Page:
Alternately, a group may be defined by outsiders, like the participants of the Equality March. Izabela Kowalczyk points out that no matter how many times the organizers of the March reminded government officials and journalists that they represent many excluded minorities, the March was dubbed a “gay parade.” It was as a “gay parade” that the march was branded by the clergy and then banned by the municipal authorities. Newspaper and TV journalists in search of sensational material insisted on calling it a “gay parade.”
It was also as a “gay parade” that the March was ignored by Poznań consumers, who think of themselves as the normal majority. Yet if we give it some thought, the behavior of the Poznań shoppers was far from normal. “While the participants of the illegal Poznań Equality March, caught in a trap between two police cordons, were shouting ‘YES to equality! YES to democracy! STOP homophobia!’ in opposition to the thugs and pseudo football fans’ infamous slogans ‘Gas the fags! We’ll do to you what Hitler did to the Jews!’ ... the emotions in the street mounted. Gradually, the moment when the ‘illegal crowd’ would be dispersed by force’ approached. Meanwhile, through the huge shopping mall window we watched the male and female consumers – separated from us by a sidewalk and a pane of glass – trying on shoes and counting the money in their wallets, oblivious to the events unfolding outside.”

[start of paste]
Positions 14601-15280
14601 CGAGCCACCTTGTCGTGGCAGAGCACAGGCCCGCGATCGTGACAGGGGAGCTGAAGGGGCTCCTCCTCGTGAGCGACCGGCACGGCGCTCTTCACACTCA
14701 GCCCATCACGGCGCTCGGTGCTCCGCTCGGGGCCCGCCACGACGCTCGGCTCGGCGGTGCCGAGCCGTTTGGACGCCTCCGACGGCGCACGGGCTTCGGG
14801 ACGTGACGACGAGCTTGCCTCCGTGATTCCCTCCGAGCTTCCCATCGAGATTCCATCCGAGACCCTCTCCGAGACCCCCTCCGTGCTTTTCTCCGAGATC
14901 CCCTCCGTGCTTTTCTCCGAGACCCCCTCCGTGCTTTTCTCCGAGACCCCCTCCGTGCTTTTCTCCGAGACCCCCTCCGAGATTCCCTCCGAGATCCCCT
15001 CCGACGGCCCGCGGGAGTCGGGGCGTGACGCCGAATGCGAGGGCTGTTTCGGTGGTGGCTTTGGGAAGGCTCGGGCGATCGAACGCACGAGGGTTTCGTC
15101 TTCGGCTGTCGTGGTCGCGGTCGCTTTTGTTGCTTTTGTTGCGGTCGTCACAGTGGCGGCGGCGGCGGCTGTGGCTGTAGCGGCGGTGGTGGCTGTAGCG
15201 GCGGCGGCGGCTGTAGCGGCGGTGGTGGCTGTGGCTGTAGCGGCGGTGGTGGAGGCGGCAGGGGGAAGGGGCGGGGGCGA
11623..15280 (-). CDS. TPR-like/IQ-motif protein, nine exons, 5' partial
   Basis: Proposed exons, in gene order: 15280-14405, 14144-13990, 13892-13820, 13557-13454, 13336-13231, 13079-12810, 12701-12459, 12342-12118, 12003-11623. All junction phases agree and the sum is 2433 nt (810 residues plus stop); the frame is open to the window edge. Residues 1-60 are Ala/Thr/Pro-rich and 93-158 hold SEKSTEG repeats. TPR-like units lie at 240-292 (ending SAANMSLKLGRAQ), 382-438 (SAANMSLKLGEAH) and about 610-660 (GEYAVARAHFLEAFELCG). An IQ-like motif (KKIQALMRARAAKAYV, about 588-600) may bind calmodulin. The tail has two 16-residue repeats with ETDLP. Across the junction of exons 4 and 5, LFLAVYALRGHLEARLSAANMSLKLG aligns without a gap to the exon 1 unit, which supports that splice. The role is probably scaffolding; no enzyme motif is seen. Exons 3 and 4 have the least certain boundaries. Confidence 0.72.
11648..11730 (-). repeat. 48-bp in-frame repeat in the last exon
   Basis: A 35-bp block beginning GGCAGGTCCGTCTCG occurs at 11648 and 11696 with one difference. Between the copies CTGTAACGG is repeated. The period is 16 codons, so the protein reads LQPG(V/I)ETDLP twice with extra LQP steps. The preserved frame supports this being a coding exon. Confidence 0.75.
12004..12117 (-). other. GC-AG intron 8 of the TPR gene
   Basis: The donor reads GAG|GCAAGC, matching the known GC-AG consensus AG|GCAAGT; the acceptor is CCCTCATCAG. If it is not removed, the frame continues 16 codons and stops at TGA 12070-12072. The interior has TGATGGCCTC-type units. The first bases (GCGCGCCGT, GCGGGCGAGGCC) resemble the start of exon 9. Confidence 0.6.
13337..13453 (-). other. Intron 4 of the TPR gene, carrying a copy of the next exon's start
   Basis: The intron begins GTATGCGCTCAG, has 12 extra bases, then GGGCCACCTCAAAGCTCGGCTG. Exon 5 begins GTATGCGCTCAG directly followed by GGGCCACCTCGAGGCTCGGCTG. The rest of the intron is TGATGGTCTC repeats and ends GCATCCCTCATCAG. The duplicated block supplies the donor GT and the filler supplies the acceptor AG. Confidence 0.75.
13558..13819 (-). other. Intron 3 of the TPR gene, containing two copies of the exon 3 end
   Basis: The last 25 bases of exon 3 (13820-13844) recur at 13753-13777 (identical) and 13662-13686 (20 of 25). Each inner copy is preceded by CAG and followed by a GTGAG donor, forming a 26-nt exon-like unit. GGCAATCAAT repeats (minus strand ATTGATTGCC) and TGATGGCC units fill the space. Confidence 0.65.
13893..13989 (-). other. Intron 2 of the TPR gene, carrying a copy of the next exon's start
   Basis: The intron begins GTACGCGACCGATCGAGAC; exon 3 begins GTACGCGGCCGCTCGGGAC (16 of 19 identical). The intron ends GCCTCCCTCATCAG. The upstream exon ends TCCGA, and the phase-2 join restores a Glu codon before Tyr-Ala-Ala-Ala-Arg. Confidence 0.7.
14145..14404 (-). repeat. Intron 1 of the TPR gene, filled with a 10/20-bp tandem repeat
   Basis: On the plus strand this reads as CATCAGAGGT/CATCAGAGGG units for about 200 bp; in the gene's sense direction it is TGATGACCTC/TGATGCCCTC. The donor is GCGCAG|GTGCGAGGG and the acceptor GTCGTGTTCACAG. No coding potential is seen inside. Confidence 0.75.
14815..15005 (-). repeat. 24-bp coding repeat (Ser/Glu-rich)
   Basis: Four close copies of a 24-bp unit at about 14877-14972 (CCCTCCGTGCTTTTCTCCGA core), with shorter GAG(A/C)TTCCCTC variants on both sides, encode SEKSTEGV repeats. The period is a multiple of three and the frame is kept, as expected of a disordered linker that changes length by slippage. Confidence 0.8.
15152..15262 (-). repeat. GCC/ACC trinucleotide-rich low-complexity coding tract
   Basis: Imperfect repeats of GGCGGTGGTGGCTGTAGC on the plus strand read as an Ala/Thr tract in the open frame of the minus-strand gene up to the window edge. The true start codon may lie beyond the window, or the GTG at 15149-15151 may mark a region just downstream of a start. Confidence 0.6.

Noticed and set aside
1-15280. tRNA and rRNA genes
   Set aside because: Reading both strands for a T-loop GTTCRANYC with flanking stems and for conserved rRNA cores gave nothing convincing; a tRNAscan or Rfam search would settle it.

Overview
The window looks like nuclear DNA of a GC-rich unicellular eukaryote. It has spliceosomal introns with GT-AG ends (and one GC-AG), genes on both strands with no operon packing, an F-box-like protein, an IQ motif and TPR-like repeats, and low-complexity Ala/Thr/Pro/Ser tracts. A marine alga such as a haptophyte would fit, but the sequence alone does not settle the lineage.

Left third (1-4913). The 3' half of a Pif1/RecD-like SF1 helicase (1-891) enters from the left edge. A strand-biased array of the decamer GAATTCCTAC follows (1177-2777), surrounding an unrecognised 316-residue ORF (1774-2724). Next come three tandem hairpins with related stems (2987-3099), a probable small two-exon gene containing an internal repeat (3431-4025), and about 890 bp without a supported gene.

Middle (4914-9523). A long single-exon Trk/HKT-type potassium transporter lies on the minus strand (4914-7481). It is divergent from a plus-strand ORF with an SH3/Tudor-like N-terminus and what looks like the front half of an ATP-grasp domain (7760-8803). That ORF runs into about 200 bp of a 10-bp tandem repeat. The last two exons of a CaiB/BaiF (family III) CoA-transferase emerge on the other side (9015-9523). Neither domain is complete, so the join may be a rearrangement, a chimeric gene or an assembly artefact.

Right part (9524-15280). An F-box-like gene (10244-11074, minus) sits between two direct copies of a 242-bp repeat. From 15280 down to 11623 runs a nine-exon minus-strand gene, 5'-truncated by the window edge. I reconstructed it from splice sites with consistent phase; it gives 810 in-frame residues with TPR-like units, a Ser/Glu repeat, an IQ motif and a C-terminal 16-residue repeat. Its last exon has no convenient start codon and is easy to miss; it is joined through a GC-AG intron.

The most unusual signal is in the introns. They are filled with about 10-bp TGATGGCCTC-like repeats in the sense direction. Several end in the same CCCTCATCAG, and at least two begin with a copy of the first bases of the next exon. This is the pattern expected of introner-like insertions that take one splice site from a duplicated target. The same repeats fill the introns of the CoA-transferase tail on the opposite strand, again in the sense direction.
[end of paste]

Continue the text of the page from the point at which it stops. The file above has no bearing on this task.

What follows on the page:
This surreal scene demonstrates how an accidental set of people, separated from another set of people by a shop window, instantly constructed a group identity and a pattern of behavior appropriate for normal shoppers, which involved showing no interest in the exciting spectacle outside. Simultaneously, crowded between the police cordons, the marchers felt united as much by the physical proximity of other marchers who were by then frozen to the bone, as by their separation from the people inside the well-lighted store behind the glass.
It will be difficult to bring about cultural and political changes important for queer people unless we break through the shop window to the “normal consumers” and change the way they imagine their communities and the bonds that tie them to people outside their immediate family, neighborhood, or soap opera. A handful of the most determined gays and lesbians is definitely not going to succeed; but the history of the queer movement suggests that there is no better way to increase one’s power of persuasion than to painstakingly build alliances with other non-normative groups.
Of the many strands of queer, the one I feel most committed to emerged from the need to build coalitions within the fragmented, identity-based American LGBT community of the late 1980s. Such a coalition became necessary to confront the AIDS epidemic. Previously, as Crimp points out, lesbian and gay activists assumed their movements had evolved around the non-normative identities of lesbians and gays. Contrary to this view, Crimp argues that LGBT organizations constructed their identities also by identifying with other political movements – the civil rights movement, Black nationalism, and feminism – and these, in turn, had looked for models to the Third World liberation movements.
Unfortunately, having learned from the experiences of those groups, the early gay and lesbian activists cut themselves off and focused on the struggle for their own rights. “It was our inability to form alliances with those movements’ identifications with which we secured our own identities, as well as our inability to acknowledge those very same differences of race and gender within our own ranks, that caused the gay and lesbian movement to shift, on the one hand, to an essentialist separatism and, on the other, to a liberal politics of minority rights.”